President of Nordstrom Rack Geevy Thomas flew to St. Louis on Monday to investigate a situation in which three black teenagers were falsely accused of stealing clothing from a store in suburban St. Louis last Thursday, the company told Retail Dive in an email. The customers, who were at the store to browse for prom attire, were followed throughout the store by two employees and reported to the police. The men showed the police their purchases as well as the receipts and were let go, The New York Times reports.
Nordstrom executives heard about the incident later on Thursday. Thomas then called to apologize to the three customers: Mekhi Lee, a freshman at Alabama A&M University, as well as Dirone Taylor and Eric Rogers, both seniors at a local Jesuit high school. On Tuesday, the executives met in the morning with the Nordstrom employees involved and later with the customers and their families.
A Nordstrom spokeswoman did not comment on whether the employees involved were still employed by the department store chain. "We have guidelines that direct our employees to only call the police in emergency situations. Unfortunately, those guidelines weren’t followed," she told Retail Dive in an email. Thomas said in a statement that the company will investigate the actions of the employees and that it is committed to "identifying opportunities to enhance the training and resources we offer them.”
For many people of color, this episode is just the latest symbol of the everyday systemic racial discrimination prevalent in the U.S., where simply entering a store can stoke suspicion.
This event in particular may not come as a surprise for those who live with the deep racial divide in the St. Louis area, which has been the home to massive protests on racial profiling and police brutality following the fatal shooting of Michael Brown, an unarmed black teenager, by a white police officer in 2014. Also this week, Schnucks CEO Todd Schnuck apologized for a racial profiling incident that occurred in a St. Louis store, according to the St. Louis Post-Dispatch.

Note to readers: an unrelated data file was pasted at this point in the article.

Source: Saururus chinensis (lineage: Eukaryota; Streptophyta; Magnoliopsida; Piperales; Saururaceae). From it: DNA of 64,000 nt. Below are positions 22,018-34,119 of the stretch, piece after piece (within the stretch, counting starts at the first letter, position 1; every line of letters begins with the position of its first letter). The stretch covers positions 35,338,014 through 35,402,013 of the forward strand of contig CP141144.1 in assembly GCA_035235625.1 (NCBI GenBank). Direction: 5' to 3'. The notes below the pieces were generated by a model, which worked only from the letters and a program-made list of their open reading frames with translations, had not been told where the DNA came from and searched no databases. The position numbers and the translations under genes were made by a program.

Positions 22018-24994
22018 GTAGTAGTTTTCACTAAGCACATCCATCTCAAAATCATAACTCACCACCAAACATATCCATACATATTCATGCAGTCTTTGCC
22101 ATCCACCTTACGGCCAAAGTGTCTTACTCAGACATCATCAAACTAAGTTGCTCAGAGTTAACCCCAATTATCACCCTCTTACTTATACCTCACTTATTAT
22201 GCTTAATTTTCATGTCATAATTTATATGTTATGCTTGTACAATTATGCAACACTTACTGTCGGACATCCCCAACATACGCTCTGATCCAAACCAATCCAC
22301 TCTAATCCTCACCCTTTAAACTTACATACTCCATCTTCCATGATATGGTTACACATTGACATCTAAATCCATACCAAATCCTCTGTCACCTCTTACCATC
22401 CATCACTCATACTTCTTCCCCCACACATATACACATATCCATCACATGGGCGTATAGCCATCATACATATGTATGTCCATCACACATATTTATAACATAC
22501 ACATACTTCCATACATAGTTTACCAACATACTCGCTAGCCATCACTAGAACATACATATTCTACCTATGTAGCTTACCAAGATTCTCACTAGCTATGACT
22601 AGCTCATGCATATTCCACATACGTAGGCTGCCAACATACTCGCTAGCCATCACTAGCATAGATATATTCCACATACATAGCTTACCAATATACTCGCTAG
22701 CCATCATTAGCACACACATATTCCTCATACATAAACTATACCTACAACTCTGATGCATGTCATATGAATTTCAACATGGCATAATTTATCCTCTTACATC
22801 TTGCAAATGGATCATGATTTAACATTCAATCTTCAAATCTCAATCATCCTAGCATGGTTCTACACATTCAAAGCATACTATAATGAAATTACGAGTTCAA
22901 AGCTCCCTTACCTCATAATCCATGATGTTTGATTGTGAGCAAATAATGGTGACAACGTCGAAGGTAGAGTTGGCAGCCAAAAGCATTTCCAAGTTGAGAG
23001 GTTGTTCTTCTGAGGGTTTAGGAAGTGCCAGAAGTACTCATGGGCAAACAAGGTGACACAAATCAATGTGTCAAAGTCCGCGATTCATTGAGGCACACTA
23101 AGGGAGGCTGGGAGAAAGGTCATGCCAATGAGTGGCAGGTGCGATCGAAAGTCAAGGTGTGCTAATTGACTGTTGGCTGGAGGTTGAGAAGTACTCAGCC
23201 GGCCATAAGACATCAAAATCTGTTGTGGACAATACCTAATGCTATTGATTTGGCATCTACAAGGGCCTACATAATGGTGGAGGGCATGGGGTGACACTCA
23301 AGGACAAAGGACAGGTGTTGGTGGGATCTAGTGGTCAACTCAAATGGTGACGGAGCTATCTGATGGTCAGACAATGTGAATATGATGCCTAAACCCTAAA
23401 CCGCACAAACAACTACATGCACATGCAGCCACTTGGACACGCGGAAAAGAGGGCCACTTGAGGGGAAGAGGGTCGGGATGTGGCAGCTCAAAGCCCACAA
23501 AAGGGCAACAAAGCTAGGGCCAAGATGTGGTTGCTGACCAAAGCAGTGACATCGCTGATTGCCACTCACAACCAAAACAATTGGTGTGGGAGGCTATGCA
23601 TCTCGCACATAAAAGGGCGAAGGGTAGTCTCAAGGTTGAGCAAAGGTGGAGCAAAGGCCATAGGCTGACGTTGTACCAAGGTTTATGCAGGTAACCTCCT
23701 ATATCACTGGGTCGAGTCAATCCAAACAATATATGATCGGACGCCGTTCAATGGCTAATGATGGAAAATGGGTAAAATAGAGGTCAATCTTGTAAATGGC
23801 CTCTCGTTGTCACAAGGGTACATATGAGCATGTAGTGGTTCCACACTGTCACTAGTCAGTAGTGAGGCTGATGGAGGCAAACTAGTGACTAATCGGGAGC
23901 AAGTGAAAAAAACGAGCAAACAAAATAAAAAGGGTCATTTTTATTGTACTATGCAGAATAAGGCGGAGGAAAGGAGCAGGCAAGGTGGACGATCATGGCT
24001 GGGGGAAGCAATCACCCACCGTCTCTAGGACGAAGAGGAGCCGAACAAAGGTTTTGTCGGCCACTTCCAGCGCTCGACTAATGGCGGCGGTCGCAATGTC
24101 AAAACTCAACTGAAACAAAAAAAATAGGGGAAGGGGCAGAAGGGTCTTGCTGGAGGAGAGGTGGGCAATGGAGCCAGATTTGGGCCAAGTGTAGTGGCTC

Such events have thrown retailers into the spotlight in recent weeks and raised questions about whether their employee training programs are doing enough to counter bias. Last month, two black men were arrested in a Starbucks in Philadelphia after the manager called the police on them, ostensibly for trespassing. Starbucks' solution to the situation is to close its 8,000-plus stores for a one-day racial-bias training program, the curriculum for which is being developed alongside national and local experts.
In shuttering its stores for one day later this month, the company stands to lose millions in revenue ($12 million, by MarketWatch's calculation). Starbucks could have opted to complete the training in off hours but likely wanted to send the message that they are taking the issue seriously enough to stop operations entirely for a few hours, at least. While the cost of ceasing business operations for a day is expensive, unconscious bias may be even more costly, with various studies showing that inclusive businesses are more successful than their homogenous counterparts.
"Unconscious bias training is a pro-active measure for companies dealing with the public," Amy Polefrone, president and CEO of HR Strategy Group, told HR Dive. "Done properly, this should be integrated with a company’s diversity and inclusion strategy and a customer service philosophy."
These types of commonplace incidents, which are not always highlighted in national media, raise the need for racial-bias training. It's so far unclear specifically if or how Nordstrom will implement new training for employees.
In his statement, Thomas said: "We are conducting a thorough internal investigation of the actions taken by our employees and are moving quickly to understand where we have opportunities to improve and take action. We are committed to ensuring our processes and guidelines are well understood by our employees, and identifying opportunities to enhance the training and resources we offer them."